We excluded 729 participants who failed 2 attention check questions included in the survey; failure indicates a lack of commitment to the tasks. Other exclusion criteria based on the participants’ Twitter usage are explained in the Twitter data collection subsection later.
The participants provided explicit consent in an online form regarding their participation in the survey and the retrieval of past and future tweets (from January 1, 2019, to June 30, 2022). The survey was anonymous, and the participants were allowed to exit from the survey anytime by closing the browser. Upon completion, they received a small amount of monetary compensation from the survey company. The study was approved by the Ethics Committee of Wako University (approval number: 2022-004).
The main survey questions asked the participants their age group, sex, annual household income (in JPY 2 million, US $14,850.40, increments), employment status, and type of employment, if employed. Other demographic information, such as marital status and the area of residency, was included in the questionnaire but not used in this study. The participants were grouped into 3 age groups (ages 18-29, 30-39, and 40-49 years). In this study, we restricted the participants’ age to between 18 and 49 years because older generations are less likely to actively use Twitter . In addition, old individuals who actively use Twitter are less likely to be representative of the elderly population. We excluded 737 (29.98%) participants based on the age criterion from the analysis.
For the income group, we divided the sample into 2 groups: those whose annual household income is below JPY 6 million (US $ 44,551.20 as of November 2022) or equivalent and those who annual household income is ≥JPY 6 million. As of 2020, Japan’s median and average household incomes were JPY 4.4 million (US $ 32,670.88) and JPY 5.6 million (US $41,581.12), respectively .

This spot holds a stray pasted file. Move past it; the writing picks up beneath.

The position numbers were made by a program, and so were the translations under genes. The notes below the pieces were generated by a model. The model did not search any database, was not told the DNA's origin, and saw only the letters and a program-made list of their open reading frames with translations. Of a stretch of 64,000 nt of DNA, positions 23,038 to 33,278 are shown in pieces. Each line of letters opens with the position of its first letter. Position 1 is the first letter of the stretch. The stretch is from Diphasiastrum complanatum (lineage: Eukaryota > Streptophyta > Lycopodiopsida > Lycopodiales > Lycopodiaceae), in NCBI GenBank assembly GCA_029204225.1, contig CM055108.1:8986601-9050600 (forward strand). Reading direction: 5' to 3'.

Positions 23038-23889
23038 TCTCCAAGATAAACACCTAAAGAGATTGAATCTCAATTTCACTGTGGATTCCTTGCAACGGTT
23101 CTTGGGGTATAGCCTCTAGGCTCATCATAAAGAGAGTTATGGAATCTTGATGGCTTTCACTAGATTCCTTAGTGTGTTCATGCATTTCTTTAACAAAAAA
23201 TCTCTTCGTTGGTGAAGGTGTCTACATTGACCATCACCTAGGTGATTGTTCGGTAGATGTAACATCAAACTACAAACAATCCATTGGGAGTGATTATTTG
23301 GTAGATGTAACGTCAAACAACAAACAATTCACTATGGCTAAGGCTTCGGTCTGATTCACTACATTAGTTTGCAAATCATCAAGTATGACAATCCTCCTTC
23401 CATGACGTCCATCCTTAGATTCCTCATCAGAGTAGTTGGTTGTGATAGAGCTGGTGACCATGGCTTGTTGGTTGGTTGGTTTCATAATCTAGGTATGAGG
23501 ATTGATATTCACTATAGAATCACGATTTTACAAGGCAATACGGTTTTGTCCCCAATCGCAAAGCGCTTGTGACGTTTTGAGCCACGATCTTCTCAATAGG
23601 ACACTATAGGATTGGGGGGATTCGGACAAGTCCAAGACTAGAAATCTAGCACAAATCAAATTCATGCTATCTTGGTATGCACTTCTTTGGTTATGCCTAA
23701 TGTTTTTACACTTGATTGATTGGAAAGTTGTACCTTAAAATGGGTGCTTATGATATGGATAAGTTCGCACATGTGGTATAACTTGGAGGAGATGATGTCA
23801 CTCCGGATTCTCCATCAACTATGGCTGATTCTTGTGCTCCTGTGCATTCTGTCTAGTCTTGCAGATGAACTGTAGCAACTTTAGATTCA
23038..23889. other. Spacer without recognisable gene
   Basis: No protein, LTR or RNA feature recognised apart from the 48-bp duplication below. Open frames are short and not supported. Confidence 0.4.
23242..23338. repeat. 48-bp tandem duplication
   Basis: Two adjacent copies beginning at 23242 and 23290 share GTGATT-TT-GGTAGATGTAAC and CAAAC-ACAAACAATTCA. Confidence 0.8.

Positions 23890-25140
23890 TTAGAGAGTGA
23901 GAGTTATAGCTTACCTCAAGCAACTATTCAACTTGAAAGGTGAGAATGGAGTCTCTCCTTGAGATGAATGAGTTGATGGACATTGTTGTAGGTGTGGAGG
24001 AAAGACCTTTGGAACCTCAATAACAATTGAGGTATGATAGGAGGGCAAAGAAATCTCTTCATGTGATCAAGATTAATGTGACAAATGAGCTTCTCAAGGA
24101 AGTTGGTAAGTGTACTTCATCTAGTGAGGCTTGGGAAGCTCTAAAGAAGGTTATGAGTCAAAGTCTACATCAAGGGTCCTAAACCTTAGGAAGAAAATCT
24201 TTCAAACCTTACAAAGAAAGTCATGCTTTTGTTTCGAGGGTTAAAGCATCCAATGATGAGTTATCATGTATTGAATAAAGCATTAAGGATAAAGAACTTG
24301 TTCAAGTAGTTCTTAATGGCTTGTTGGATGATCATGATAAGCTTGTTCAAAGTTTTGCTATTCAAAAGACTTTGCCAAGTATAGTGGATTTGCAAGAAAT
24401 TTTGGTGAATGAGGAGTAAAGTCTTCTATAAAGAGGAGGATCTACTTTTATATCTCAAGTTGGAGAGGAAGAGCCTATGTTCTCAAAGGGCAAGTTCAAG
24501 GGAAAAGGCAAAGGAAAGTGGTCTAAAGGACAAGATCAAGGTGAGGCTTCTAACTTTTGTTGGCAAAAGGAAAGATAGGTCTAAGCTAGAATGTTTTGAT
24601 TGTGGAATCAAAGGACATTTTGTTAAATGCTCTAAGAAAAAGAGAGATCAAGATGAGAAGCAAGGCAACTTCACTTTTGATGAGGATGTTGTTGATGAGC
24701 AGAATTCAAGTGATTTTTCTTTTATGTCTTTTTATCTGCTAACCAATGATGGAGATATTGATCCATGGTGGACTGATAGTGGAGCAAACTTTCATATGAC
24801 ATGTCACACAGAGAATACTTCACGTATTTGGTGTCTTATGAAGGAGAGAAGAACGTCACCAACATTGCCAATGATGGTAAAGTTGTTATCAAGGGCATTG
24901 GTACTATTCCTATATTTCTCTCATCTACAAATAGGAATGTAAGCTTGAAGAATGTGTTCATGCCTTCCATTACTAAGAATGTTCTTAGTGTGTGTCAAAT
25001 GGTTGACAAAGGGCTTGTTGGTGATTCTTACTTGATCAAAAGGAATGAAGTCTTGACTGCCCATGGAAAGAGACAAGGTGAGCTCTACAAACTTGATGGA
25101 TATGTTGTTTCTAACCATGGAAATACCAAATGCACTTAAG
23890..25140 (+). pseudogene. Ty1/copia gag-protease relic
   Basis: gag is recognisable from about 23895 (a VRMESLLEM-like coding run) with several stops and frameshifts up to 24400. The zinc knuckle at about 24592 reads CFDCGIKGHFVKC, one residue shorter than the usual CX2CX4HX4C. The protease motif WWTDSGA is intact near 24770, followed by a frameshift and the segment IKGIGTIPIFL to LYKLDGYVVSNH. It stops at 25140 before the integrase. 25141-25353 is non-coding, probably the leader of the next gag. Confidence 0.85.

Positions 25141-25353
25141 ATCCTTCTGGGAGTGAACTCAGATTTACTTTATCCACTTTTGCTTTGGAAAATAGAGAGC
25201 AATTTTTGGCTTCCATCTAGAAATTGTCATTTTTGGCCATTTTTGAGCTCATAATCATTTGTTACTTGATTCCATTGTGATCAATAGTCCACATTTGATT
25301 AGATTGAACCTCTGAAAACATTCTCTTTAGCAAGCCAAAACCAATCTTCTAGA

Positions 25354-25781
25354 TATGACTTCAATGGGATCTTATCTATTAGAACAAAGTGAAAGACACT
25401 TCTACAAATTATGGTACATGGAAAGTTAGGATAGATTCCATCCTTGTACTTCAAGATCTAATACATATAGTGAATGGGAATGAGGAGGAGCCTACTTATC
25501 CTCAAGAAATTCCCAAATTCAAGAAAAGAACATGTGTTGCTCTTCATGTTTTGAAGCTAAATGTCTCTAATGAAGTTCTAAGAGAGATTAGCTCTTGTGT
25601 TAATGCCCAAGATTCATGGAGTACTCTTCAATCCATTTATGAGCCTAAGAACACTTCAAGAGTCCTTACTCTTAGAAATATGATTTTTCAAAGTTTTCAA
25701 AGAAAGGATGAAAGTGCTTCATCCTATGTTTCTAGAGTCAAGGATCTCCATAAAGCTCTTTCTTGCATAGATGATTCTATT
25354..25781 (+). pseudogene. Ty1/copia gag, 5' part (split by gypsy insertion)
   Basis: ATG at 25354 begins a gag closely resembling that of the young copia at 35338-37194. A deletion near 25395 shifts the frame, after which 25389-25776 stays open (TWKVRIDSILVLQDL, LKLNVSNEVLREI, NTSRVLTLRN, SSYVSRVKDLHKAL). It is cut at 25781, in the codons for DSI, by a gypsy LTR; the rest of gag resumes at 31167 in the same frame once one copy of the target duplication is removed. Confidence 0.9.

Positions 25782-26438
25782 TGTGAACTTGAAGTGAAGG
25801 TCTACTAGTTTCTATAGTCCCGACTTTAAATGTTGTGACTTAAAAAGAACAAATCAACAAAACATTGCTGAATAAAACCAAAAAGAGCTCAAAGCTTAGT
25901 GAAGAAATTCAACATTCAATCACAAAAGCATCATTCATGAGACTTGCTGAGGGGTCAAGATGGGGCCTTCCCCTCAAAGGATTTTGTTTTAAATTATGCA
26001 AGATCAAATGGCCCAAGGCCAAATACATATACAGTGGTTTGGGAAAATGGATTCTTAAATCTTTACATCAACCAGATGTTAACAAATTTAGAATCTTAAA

The employment status and type of employment were combined into 1 variable, and the participants were categorized as “permanent employee,” “part-time/temporary worker or unemployed,” or “not in the labor force.” The second category includes those employed as short-term contract workers, dispatch workers, or part-time/hourly workers and those actively looking for a job. Participants who did not fall into any of these 3 categories, such as those who selected “other” in the employment status, were excluded from the analysis when we stratified the data by employment status and type.
We measured the participants’ level of depressive symptoms with the 9-item Patient Health Questionnaire (PHQ-9) . The total score for the PHQ-9 ranges from 0 to 27, and we categorized our participants into 2 groups, “no depressive symptoms” and “with depressing symptoms,” using a score of 10 and higher as a cut-off for the latter, as recommended [ ]. Cronbach α of the sample was .91.